Germany is being treated like an emerging market by BMW, Mercedes and Volkswagen

As long as it’s a Mercedes, who cares if it’s new.
As long as it’s a Mercedes, who cares if it’s new.
Image: Michaela Rehle/Reuters
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German automakers are thinking outside the box to counter the slumping sales of new models. Recession-weary Germans bought only 300,000 new cars in June, down 4.7% from the same month last year. In the first half of the year, registrations of new cars have fallen 8% compared to the same period last year. Car makers like BMW and Mercedes are responding with a strategy that has worked well for them in emerging markets like India: used cars.

To attract used-car customers, the German duo is offering the attractive leasing offers, quicker loan processing and extended warranties typical of new cars. The luxury carmakers promise the same customer service enjoyed by new car buyers, and even allow customers to exchange the car if it flops. The offer is attractive to mass market car buyers who are interested in a taste of luxury.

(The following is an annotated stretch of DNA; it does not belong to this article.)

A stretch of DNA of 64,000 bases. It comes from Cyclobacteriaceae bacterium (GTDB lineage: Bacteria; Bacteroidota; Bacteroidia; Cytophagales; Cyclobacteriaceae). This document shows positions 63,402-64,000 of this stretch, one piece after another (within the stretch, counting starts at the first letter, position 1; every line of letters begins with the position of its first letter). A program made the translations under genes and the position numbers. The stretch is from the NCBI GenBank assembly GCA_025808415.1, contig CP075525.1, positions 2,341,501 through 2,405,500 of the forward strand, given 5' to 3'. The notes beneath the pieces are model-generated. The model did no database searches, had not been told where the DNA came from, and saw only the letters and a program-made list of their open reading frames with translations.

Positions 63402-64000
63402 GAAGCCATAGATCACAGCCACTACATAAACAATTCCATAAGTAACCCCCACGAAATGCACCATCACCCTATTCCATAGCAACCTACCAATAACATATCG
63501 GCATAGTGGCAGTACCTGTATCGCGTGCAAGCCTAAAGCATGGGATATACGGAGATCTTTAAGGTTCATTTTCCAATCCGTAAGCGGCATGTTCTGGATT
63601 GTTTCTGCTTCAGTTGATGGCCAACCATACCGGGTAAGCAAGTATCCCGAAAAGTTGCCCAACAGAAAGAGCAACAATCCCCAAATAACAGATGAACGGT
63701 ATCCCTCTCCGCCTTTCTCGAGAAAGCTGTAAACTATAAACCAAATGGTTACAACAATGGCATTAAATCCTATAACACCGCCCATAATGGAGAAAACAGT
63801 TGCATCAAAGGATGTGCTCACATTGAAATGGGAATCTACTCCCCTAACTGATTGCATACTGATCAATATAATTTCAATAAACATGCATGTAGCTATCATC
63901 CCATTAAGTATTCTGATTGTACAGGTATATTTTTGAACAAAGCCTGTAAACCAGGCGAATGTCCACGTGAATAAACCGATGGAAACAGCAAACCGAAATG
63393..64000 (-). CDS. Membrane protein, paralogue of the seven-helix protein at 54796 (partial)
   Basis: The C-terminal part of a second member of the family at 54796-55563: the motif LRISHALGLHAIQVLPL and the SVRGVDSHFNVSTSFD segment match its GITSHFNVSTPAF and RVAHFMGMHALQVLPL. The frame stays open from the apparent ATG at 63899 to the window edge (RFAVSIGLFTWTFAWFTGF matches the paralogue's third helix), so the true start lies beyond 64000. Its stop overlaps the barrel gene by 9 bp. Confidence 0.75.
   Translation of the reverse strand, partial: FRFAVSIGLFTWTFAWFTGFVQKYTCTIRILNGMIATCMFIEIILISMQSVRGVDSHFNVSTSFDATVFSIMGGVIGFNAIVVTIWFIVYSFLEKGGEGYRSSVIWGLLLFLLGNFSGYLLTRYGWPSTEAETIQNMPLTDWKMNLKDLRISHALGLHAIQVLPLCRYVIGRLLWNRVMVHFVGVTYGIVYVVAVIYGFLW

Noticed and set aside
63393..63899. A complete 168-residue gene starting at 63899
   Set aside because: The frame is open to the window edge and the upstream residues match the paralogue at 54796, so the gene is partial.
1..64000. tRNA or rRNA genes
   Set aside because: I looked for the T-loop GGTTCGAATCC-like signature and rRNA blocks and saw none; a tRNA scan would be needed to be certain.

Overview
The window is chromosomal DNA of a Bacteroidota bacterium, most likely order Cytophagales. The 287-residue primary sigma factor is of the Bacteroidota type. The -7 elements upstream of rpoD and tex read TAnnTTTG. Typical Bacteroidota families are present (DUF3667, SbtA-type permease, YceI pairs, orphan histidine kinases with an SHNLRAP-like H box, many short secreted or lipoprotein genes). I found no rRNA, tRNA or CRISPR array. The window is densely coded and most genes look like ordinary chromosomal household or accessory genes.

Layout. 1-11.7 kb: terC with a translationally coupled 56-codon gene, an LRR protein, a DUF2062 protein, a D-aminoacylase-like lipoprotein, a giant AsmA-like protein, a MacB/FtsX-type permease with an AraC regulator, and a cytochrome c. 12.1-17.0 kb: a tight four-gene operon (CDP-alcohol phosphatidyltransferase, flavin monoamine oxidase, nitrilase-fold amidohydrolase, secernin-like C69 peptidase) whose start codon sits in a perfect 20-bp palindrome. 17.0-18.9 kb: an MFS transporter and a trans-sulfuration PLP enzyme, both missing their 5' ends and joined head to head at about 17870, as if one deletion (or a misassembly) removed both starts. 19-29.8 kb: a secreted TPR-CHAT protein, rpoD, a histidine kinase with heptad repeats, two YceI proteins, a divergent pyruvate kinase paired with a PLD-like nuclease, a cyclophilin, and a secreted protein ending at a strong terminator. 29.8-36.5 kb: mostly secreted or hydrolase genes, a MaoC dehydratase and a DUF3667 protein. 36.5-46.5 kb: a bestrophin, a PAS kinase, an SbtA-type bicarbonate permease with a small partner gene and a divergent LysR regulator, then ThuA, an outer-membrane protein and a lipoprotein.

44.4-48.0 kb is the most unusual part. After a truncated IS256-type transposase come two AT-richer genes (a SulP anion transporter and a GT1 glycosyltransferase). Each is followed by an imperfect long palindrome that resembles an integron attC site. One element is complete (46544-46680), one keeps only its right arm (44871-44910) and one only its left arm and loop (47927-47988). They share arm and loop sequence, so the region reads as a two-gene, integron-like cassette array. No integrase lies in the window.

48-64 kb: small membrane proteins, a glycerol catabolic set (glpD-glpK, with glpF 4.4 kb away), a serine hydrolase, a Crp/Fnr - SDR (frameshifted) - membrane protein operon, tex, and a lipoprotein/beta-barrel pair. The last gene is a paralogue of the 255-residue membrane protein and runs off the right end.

Lower-end car makers like Volkswagen are joining in. In April, the company set up a dedicated website to sell certified pre-owned cars. Volkswagen officials told Bloomberg that they are aiming to increase the number used-car financing contracts across Europe by 50% over the next five years.

The strategy is working. In 2012, about 6.9 million used cars were sold in Germany, more than the number of double new car sales. If the Eurozone crisis continues, Germany’s automakers will need to hustle up enough used cars to meet the surge in demand.